"People say, 'Oh, it's all in my genes, what can I do?' That's what I call genetic nihilism."I've seen this. People throw up their hands and credit their particular ailment to genes. They say it doesn't matter what they do, that genes rule fate.
"Genes may be our predisposition, but they are not our fate."Of course genes are at the root of illness; they're at the root of life! But how they get expressed depends on their environment, which depends in large part on diet.
Ornish's quotes above accompanied a study he authored in 2008 which found that:2
"... the activity of more than 500 genes in the normal tissue of 30 men with low-risk prostate cancer changed after the patients began exercising regularly and eating diets heavy in fruit, veggies and whole grain (supplemented with soy, fish oil, the mineral selenium and vitamins C and E) and low in red meat and fats. ... [The men also] walked or worked out at least 30 minutes six days a week; did an hour of daily stress-reducing yoga-type stretching, breathing and meditation; and participated in one-hour weekly group support sessions."Just this morning another study was published adding weight to Ornish's claim:
The Effect of Chromosome 9p21 Variants on Cardiovascular Disease May Be Modified by Dietary Intake: Evidence from a Case/Control and a Prospective Study, PLoS Medicine, October 2011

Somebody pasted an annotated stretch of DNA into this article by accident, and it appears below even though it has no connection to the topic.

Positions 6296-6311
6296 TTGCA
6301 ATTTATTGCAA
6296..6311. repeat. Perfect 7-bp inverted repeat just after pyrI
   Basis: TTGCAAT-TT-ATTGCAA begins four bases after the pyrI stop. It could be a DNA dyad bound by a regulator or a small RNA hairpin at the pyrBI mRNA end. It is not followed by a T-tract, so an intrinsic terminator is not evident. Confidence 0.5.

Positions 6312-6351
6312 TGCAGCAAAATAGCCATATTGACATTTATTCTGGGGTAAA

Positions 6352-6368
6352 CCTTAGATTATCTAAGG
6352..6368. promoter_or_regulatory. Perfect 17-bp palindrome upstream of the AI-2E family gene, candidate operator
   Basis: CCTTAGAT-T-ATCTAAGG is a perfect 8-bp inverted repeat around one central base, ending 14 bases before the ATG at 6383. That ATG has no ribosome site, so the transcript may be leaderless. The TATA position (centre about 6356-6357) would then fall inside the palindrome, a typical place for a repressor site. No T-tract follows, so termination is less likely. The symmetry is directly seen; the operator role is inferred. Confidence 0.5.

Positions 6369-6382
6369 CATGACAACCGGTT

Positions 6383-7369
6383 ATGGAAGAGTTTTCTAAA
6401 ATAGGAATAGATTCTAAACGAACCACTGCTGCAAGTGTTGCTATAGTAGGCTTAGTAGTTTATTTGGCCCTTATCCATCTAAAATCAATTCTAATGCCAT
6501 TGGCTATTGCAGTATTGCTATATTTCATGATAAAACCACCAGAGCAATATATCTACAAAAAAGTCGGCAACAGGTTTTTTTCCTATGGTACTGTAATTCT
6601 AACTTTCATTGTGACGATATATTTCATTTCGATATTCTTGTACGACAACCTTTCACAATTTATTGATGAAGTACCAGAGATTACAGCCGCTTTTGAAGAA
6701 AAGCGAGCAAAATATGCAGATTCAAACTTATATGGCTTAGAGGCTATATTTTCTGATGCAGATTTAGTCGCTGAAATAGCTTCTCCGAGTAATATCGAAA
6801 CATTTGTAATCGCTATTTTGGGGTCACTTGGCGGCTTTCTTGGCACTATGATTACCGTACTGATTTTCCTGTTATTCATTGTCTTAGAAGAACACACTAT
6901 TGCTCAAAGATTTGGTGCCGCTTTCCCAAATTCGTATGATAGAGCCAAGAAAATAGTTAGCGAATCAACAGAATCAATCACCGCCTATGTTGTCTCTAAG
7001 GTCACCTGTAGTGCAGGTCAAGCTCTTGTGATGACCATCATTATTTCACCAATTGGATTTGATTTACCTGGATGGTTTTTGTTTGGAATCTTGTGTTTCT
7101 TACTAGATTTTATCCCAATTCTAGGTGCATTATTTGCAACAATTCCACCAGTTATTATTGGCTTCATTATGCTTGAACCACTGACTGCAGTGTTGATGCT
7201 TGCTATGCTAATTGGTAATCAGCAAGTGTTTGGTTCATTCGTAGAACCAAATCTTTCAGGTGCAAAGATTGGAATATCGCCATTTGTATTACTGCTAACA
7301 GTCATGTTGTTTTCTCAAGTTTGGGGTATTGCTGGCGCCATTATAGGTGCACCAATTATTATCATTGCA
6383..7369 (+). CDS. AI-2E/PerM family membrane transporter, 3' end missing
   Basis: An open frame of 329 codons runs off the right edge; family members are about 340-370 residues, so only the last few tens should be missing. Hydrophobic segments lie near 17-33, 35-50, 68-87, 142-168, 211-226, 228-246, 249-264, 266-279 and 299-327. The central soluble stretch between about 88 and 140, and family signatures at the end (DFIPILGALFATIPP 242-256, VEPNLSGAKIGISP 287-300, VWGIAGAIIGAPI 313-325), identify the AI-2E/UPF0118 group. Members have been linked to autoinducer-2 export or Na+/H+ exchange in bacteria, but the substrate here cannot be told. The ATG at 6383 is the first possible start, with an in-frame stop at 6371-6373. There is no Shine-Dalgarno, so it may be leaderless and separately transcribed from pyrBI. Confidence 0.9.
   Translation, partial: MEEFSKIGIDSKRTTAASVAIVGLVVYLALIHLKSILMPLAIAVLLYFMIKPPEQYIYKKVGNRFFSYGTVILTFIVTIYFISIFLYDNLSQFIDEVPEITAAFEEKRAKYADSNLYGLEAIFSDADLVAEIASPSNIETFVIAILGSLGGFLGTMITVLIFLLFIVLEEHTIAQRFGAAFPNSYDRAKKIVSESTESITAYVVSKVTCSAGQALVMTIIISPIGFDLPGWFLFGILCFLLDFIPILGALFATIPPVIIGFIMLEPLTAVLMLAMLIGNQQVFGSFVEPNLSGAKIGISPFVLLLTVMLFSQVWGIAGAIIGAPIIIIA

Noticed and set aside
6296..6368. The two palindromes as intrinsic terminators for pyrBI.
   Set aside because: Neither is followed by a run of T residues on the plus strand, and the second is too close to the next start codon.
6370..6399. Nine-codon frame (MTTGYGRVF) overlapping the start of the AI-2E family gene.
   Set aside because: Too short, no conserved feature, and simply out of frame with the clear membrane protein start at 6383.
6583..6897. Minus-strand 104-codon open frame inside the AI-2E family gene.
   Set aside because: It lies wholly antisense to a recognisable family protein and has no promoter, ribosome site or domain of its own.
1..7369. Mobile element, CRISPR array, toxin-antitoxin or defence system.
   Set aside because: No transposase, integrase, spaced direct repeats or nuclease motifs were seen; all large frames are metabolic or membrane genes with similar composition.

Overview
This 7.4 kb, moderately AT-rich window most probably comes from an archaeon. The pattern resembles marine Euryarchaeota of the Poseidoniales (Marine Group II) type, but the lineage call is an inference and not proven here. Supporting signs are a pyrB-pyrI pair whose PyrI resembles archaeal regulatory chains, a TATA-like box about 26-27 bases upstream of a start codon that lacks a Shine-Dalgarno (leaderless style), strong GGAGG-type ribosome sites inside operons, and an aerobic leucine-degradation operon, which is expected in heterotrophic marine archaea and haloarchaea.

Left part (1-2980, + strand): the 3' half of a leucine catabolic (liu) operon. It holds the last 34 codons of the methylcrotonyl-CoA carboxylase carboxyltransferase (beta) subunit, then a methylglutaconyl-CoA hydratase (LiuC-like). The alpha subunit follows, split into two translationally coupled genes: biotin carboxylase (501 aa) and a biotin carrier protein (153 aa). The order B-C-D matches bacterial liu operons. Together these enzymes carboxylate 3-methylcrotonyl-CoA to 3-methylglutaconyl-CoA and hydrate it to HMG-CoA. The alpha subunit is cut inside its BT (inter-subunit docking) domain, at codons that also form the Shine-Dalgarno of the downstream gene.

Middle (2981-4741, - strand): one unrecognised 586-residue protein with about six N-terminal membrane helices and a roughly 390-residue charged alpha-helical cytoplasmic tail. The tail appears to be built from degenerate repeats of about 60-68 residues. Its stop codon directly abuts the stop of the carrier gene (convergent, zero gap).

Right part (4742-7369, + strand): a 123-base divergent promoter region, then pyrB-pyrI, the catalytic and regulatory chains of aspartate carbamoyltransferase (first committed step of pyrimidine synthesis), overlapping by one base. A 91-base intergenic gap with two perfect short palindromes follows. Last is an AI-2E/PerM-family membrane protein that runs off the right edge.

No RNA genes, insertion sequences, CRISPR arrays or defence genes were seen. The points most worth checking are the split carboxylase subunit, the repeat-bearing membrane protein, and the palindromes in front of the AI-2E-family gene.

"An international team ... sequenced bits of the DNA of 8114 participants in the global multiethnic INTERHEART study. ... In addition, the study participants (Europeans, South Asians, Chinese, Latin Americans, and Arabs) were asked about their dietary habits.The study concluded:
The researchers confirmed that certain variants in these 4 SNPs were associated with a substantially increased risk of heart attack. Further analysis revealed that the type of diet study participants consumed was associated with this risk. They found that having a risky genetic variant was strongly associated with heart attack in the group with the lowest “prudent diet” scores—meaning they consumed low amounts of fruits and vegetables; risk of heart attack also was elevated, but to a lesser extent, in those with more moderate consumption of these foods. In contrast, those with risky genetic variants who had the highest “prudent diet” scores (meaning they consumed high amounts of fruits and vegetables) had a protective effect against heart attack.
The researchers also analyzed data from the prospective FINRISK study of 19 129 individuals in Finland, and found a similar association between the gene variant and dietary habits."
- Healthy Eating May Help Blunt Effects of Genes That Increase Heart Attack Risk, news@JAMA, October 11, 2011
"The risk of [heart attack] and [cardiovascular disease] conferred by Chromosome 9p21 SNPs appears to be modified by a prudent diet high in raw vegetables and fruits."Related post: It's Genetic, There's Nothing I Can Do
1 Can Lifestyle Changes Bring Out The Best In Genes? New Research Shows Diet And Exercise May Change How Genes Act, Scientific American, June 2008
2 Changes In Prostate Gene Expression In Men Undergoing An Intensive Nutrition And Lifestyle Intervention, PNAS, June 2008